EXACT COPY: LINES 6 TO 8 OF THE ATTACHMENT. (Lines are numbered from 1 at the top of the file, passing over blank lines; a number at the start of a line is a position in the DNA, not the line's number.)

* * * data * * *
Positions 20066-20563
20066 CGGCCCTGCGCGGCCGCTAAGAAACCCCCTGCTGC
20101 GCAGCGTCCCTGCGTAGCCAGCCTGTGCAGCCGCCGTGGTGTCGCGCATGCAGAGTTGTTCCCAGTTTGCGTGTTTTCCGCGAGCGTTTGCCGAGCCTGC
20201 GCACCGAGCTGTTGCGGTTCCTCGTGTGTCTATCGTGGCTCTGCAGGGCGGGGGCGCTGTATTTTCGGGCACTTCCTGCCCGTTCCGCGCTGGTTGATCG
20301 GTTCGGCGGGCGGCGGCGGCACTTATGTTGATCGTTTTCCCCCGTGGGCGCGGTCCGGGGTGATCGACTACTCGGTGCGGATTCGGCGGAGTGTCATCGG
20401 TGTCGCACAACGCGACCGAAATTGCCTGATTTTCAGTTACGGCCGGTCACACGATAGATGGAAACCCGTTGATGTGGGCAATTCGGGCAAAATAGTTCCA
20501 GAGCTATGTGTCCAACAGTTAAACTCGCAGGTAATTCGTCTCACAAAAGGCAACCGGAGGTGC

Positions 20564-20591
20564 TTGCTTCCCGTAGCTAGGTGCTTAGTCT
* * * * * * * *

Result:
20401 TGTCGCACAACGCGACCGAAATTGCCTGATTTTCAGTTACGGCCGGTCACACGATAGATGGAAACCCGTTGATGTGGGCAATTCGGGCAAAATAGTTCCA
20501 GAGCTATGTGTCCAACAGTTAAACTCGCAGGTAATTCGTCTCACAAAAGGCAACCGGAGGTGC

Positions 20564-20591